It probably doesn’t surprise you that the most popular salad vegetable grown in home vegetable gardens is lettuce. Lettuce is one of the fastest producing vegetables you can grow and the foundation of most salads. Unfortunately, growing lettuce can be a little tricky, especially in warmer climates.
However, as long as you understand a little bit about what lettuce requires and the differences in lettuce varieties, you can grow lettuce in any climate.
I like to keep track of how much of each crop to plant to feed my family for a year. It changes year to year but it gives me a good starting place. You can get the worksheets I use emailed to you by filling out the form below.
Tips for Growing Lettuce
Lettuce is a cool weather crop but it’s not as cold hardy as other greens, such as kale, chard, or even spinach. Lettuce grows best when the temperatures are between 60°F-70°F. The edges of lettuce tends to scorch when lettuce gets frost on it and lettuce will often wilt when it freezes.
We rarely have freezes here but when we do, I try to cover my lettuce. If you live in a colder climate, you can grow lettuce well into the winter by using row covers. Of course, there are many varieties of lettuce and some are more cold hardy than others.
Fortunately, lettuce is a fast growing crop and many varieties are fully mature in 30 days. However, lettuce can be harvested earlier than that in it’s immature stage.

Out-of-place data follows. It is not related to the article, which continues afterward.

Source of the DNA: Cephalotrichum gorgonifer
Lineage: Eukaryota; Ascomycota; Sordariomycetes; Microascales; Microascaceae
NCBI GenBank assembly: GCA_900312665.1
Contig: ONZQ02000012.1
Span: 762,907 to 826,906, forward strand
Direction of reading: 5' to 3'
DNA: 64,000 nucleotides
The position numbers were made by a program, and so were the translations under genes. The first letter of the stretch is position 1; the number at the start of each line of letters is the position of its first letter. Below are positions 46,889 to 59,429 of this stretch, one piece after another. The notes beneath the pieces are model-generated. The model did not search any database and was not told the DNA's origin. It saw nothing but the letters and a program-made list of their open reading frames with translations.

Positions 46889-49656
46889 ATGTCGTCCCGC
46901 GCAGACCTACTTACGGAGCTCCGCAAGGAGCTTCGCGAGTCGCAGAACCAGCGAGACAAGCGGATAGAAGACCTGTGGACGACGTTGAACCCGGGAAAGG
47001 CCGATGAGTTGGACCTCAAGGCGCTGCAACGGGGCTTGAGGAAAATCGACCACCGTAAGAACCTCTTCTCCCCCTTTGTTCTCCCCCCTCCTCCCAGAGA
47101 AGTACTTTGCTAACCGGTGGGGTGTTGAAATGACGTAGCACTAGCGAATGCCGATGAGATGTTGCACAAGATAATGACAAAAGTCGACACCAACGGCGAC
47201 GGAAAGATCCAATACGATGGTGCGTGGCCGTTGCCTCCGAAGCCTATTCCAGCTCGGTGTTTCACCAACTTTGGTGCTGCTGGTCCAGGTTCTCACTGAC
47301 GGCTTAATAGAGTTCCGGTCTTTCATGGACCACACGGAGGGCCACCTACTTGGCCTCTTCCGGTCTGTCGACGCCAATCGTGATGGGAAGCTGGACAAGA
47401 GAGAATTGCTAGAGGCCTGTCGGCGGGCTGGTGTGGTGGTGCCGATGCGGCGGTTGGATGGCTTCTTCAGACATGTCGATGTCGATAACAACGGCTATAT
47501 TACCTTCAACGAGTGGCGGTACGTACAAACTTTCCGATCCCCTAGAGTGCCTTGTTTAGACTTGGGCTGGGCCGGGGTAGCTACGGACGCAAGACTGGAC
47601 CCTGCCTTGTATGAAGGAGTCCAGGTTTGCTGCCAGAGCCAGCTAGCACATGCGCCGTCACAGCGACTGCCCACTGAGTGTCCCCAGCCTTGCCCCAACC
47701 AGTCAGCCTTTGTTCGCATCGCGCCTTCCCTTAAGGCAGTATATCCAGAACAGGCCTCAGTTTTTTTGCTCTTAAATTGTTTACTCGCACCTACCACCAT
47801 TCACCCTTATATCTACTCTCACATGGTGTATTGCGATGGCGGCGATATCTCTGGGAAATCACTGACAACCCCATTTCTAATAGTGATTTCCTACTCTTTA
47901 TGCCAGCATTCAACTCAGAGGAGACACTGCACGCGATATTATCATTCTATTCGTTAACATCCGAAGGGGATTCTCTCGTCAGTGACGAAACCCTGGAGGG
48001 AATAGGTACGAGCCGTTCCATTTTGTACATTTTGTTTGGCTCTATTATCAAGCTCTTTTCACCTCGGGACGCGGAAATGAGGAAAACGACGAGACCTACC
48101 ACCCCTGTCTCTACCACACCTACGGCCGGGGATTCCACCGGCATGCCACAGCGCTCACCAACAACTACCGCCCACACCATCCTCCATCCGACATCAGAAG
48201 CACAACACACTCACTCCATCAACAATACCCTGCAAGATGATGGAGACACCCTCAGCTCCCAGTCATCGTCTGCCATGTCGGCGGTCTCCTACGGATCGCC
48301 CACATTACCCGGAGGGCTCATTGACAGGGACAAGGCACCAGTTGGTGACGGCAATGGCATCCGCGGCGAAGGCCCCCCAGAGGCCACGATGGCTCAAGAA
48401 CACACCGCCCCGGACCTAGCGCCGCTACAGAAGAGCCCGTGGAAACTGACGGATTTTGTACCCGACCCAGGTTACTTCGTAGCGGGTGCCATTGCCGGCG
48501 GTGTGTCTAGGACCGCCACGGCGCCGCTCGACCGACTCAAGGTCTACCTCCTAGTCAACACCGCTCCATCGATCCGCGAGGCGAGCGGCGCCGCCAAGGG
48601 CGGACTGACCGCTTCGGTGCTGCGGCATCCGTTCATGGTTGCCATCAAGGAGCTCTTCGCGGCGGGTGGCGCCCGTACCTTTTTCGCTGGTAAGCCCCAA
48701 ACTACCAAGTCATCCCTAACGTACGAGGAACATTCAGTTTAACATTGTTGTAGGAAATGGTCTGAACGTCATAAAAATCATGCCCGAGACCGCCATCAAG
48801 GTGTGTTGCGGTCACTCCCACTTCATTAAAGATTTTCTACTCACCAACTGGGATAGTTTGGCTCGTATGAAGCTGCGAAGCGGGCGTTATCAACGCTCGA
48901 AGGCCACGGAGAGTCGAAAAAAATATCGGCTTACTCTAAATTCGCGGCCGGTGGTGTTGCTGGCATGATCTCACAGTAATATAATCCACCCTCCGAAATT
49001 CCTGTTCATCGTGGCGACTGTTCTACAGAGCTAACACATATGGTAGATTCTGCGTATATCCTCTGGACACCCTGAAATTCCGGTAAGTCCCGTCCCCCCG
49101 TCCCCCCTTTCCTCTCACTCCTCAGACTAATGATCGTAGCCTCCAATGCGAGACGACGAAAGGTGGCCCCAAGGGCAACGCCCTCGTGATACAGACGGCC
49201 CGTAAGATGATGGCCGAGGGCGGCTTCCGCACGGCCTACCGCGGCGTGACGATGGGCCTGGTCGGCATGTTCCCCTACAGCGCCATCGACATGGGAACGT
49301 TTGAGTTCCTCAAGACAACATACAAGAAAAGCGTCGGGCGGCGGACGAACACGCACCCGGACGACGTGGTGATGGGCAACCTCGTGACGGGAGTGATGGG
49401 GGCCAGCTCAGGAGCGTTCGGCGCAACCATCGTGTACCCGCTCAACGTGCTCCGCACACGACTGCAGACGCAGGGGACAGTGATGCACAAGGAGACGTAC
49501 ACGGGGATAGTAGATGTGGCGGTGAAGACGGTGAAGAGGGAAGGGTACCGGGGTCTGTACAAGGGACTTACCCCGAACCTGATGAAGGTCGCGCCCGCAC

Lettuce does best when it’s seeds are directly sown in the garden instead of transplanting. However, they can be started early indoors. Start lettuce seeds 3-4 weeks before your average last frost date. This is a great option for those of you that have a very short spring season.
Lettuce seeds are small and are a great candidate for making your own seed tape if you want your plants to be evenly spaced. However, I usually just scatter seeds and let them densely. A friend recently told me that her husband does the same thing, but through the growing season he will move a small lettuce plants throughout their garden so they can grow to maturity without competition. I think this is a great idea.
Lettuce roots are very shallow and will need to be watered often. This is sometimes hard to remember when it’s cool, but lettuce does best when it’s watered several times a week, if not daily.
Because lettuce matures so quickly, it’s a great for succession planting. Sow new seeds every couple of weeks to have lettuce all season long.
When it gets hot, lettuce will bolt (flower) and turn bitter. Don’t fight it, just accept it and move on to more warm weather greens that don’t get bitter, like kale and chard.